This cutesy little game showed up on my door step along with a few others and while the title gave me some pause and made me giggle, I otherwise dismissed it. Surely nothing good comes in a package so small, and with such cutesy art. You would think that I would learn to stop judging books (or games) by their cover by now, but it’s hard to beat old habits out of a person some times. However, after it sitting on my shelf for a day or two, curiosity got the better of me, and I had to know what this cute little game was all about.
What I was greeted with was a rhyming card game with a bit of strategy and a lot of whimsy. The box contains a mere 20 cards, which are double sided and covered in whimsical art and cutesy rhyming titles, and a rule book with some pretty straight forward instructions. After a quick read through, we were up and running in no time.
The game is all about getting rid of your goblins and gaining faeries. This is done through an ingenious rhyming mechanic. Each turn you play one of your cards into the “Faerie Ring” and all cards in the ring that rhyme with it flip. After the flip, you claim any cards that are in the “Faerie Ring” that are of the same suit as the card you played. This allows for a bit of skill and guile because the other side of the card always has the opposite suit on it. So if a moon is the suit of one side, you know the flipped side will be a sun. In this way you can anticipate what suits will be available after the flip.
|Designer||David Luis Sanhueza|
|Artist||Mike Maihack, David Luis Sanhueza|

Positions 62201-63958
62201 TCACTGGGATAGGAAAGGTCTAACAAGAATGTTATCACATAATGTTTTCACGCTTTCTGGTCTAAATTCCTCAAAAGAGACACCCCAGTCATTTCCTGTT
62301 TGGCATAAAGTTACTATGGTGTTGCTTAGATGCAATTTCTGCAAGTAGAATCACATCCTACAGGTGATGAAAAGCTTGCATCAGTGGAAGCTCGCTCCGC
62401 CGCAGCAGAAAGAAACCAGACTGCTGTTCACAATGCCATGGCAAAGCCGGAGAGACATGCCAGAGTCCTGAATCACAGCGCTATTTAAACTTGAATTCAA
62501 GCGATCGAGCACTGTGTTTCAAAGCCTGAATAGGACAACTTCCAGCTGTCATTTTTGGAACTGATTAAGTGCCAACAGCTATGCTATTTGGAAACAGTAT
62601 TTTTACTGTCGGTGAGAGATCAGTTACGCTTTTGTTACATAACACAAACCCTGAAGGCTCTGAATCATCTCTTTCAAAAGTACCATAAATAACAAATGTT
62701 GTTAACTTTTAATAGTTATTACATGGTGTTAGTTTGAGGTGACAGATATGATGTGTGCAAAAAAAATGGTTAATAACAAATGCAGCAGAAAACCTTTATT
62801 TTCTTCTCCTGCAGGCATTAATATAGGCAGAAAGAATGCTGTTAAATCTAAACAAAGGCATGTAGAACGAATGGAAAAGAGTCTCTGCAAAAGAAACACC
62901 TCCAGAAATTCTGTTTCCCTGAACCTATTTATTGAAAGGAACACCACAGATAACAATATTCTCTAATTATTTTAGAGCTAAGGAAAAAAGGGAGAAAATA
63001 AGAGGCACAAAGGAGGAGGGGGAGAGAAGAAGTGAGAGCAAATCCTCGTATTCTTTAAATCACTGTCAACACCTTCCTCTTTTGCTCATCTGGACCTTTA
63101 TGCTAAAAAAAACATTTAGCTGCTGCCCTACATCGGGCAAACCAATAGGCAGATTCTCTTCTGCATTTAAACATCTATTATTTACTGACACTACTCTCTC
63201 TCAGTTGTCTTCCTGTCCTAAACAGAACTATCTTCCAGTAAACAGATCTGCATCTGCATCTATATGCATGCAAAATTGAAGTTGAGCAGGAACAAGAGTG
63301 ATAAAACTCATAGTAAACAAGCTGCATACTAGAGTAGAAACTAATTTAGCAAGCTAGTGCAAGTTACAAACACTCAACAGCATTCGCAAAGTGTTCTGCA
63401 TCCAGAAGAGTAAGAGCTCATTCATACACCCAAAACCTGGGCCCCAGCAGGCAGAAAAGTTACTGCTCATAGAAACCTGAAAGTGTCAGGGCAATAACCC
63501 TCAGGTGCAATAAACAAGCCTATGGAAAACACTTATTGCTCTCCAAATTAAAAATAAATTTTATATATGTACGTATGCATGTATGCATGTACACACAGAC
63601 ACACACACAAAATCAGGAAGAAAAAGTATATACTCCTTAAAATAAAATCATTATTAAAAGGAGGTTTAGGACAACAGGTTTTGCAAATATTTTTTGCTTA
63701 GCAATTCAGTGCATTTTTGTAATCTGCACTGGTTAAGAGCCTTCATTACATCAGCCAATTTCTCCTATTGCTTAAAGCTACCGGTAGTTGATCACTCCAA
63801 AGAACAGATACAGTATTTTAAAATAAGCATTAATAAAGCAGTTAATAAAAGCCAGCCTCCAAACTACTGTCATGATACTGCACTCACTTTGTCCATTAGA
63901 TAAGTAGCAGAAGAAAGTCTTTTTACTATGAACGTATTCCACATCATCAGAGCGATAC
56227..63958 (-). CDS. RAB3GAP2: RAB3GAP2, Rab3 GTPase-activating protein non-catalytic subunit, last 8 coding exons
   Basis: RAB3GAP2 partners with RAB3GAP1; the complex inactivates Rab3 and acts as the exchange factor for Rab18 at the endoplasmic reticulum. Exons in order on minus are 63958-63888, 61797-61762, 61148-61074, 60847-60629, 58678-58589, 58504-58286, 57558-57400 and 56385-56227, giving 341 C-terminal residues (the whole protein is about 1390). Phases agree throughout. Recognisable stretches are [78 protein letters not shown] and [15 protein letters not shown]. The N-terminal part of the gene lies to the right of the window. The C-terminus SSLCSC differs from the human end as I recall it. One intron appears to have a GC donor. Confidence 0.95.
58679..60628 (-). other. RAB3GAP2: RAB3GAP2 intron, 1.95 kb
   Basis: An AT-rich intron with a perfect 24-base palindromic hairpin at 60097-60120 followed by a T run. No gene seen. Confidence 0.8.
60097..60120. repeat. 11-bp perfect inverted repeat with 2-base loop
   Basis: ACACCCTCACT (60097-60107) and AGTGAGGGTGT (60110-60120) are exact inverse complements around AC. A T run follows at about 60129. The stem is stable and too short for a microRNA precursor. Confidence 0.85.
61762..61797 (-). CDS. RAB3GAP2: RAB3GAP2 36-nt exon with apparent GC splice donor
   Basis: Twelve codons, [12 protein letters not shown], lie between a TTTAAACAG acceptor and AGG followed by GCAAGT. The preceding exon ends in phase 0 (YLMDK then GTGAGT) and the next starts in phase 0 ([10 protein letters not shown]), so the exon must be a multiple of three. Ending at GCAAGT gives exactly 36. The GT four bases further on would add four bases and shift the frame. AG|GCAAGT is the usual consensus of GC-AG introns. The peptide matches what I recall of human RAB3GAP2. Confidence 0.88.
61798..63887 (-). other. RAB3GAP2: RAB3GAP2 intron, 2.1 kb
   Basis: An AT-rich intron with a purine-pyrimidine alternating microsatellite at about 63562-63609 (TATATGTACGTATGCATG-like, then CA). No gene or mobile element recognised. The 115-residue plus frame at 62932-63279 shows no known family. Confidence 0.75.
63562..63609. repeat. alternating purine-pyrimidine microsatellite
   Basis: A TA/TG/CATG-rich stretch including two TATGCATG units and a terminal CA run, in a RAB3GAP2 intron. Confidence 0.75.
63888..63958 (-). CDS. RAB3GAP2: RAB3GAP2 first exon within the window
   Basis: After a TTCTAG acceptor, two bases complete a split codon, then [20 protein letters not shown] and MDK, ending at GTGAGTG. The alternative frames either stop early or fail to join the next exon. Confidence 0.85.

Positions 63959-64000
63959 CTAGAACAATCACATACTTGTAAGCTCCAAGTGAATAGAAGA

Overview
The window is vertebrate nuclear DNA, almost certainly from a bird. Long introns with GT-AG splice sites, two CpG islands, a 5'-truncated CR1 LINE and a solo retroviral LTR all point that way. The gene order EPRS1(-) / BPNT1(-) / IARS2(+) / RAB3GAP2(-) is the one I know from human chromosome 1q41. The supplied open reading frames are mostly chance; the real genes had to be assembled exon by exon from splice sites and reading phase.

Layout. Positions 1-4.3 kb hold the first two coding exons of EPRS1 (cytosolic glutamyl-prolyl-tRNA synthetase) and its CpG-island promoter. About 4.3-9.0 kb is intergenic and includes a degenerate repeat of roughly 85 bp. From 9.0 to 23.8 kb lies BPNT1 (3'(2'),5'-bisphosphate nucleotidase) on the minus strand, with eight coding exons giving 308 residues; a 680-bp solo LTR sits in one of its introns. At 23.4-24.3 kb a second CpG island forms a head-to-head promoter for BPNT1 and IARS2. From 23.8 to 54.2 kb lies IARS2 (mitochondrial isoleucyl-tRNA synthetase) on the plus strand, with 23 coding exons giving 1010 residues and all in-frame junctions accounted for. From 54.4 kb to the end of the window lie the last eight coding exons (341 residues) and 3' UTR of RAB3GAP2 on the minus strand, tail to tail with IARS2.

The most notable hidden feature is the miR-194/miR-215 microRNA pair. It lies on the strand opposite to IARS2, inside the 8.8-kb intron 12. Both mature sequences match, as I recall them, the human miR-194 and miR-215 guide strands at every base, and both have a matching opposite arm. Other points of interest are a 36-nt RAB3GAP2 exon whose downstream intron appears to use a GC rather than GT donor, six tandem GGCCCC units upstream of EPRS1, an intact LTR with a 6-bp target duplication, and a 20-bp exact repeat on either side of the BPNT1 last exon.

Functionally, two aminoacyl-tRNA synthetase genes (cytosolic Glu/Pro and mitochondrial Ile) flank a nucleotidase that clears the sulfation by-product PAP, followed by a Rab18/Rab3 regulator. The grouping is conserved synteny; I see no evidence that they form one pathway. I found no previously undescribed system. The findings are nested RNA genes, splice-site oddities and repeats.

|Publisher||Game Salute, GAME-O-GAMI, Golden Games|
|# of Players||1 - 4|
|Mfg Suggested Ages||7 and up|
|Category||Card Game, Children's Game, Educational, Fantasy, Humor|
|Mechanic||Hand Management, Memory, Set Collection|
|Family||Crowdfunding: Kickstarter, Goblins|
However, don’t just think this is a game for little ones. There is enough strategy involved in the plays that us adults had a good time and were competitive with the game. Being able to anticipate what the best play will be due to what will rhyme and flip and what suit that will then show is a hard skill to master, and some of us were clearly better at it than others.
My second small negative is about the thoroughness of the instructions. The rules seem really straight forward, but we found a loop hole that the rules didn’t explicitly cover, and seems like it shouldn’t be allowed, but the rules don’t say otherwise… you see, you toss a card into the faerie ring, flip all of the rhyming cards, and then take the matching suits… but what if you toss in a card that doesn’t rhyme with anything? This would let you get rid of cards and possibly not taking any in return. The implication to me seems like you shouldn’t be allowed to play a card into the ring if it doesn’t rhyme with something, but the rules don’t say that.
Overall, I think this game is very cute and worth giving a try. It’s whimsical nature and unique mechanics makes up for its short falls. Personally, I’m very curious what other games will adopt this cute little mechanic. Because, as most avid gamers know, where there is a game with cool mechanics there is at least three or four copy cats in the works.